China's consumption weakness is due to labour surplus that keeps wages down, and a low level of wealth due to a short history of market economics.
Revaluation would not solve either problem. In practical terms, many argue revaluation would make natural resources more affordable to the Chinese economy.
The argument makes some sense. First, the demand for natural resources is unnaturally high, due to cheap money, which generates low-return investments that demand natural resources. China should not support inefficient investment through revaluation.
Second, most investments in China destroy value due to bad decisions or management, not due to high prices of natural resources.
The export sector has high returns and creates most of the wealth in China. For example, rising land prices reflect China's export success. If China revalues to help value-destroying investments, economic efficiency would be further decreased.
Hence, financial reforms are far more important than revaluation.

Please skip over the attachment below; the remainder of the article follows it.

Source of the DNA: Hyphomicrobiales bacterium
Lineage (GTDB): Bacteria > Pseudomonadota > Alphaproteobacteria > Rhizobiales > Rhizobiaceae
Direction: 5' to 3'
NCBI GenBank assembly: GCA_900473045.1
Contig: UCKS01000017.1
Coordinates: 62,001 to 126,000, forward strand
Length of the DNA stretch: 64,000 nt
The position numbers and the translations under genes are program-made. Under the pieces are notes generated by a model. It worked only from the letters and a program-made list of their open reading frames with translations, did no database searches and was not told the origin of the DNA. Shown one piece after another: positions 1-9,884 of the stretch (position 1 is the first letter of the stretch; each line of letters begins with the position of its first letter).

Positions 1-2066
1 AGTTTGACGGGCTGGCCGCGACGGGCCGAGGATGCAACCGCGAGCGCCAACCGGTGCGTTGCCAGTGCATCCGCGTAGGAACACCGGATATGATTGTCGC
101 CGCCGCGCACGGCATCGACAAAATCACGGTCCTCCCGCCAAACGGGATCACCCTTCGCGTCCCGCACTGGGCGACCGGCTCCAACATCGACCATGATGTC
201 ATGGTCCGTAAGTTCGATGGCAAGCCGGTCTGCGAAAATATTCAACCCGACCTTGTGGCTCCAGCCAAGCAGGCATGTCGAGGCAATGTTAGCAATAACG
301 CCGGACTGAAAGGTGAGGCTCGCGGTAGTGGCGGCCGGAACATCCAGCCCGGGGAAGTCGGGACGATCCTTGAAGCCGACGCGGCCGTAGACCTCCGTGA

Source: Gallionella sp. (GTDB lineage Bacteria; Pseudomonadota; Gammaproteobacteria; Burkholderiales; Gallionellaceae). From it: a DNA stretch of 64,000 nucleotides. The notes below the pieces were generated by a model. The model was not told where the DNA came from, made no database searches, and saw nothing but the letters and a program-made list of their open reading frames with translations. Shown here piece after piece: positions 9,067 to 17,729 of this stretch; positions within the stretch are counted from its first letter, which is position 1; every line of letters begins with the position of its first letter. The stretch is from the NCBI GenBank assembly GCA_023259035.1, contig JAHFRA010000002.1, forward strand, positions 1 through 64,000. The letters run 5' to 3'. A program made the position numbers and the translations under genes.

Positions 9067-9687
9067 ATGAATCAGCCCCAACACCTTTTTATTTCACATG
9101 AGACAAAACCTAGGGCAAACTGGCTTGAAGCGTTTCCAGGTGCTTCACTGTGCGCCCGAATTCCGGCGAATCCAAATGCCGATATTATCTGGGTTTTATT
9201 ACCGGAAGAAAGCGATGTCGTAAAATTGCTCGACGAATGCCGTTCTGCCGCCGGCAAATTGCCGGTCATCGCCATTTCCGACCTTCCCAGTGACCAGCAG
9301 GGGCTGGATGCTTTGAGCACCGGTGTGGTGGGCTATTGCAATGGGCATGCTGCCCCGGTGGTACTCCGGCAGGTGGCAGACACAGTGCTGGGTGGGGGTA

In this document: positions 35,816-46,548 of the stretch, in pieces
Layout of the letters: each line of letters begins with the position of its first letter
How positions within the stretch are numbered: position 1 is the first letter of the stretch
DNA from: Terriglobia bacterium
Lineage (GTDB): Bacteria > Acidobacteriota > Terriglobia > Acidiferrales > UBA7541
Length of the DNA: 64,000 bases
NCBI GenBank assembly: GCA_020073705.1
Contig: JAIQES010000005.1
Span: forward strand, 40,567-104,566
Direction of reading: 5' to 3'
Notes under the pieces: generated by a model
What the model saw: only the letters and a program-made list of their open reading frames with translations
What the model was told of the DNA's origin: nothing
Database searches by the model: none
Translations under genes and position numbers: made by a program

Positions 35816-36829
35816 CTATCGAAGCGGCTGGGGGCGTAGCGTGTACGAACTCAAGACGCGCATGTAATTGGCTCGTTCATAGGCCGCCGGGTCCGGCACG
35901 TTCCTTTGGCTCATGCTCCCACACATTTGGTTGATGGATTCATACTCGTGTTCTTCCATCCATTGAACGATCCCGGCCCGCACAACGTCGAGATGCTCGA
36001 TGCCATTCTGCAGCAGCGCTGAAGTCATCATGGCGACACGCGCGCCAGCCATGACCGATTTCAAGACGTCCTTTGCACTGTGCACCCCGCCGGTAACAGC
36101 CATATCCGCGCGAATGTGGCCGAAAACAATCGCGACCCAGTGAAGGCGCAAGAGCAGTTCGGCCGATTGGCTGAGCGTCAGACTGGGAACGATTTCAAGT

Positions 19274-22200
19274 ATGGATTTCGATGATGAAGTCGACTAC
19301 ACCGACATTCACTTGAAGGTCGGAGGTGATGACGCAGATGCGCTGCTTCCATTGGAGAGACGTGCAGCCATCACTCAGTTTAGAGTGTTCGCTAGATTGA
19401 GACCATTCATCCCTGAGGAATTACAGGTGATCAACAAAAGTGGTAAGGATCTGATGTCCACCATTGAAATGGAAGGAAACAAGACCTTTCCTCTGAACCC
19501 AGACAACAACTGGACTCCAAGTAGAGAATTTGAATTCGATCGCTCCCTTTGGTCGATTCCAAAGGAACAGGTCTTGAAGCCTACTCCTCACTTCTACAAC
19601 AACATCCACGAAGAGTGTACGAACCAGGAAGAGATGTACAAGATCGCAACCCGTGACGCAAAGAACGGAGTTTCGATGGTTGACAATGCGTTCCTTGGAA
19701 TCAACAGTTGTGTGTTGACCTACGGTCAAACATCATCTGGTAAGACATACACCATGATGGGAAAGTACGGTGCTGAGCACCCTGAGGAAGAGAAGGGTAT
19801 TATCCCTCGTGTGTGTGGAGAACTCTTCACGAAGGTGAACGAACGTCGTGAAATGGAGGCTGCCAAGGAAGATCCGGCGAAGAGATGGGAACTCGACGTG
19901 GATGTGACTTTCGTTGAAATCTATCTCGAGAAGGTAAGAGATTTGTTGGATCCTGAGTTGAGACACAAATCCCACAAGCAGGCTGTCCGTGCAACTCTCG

Third, the best approach to help consumption is to return assets under government control to the people. These assets belong to the people in the first place, but are ending up in the pockets of insiders.
A higher currency value will only encourage more theft of State-owned assets by making them more valuable abroad, since the people who take State-owned assets are likely to take the money abroad eventually.
Allow the renminbi to appreciate slowly
This is a tantalizing strategy. I see many interests associated with the property industry are promoting it. The total volume of property under construction probably reached 1.5 billion square meters, or four times the sales, last year.
As interest rates rise, it will become difficult for all the properties under construction to be sold. Appreciating the currency bit by bit will tantalize foreign speculators and suck in more hot money, which will enable the property industry to unload its inventory.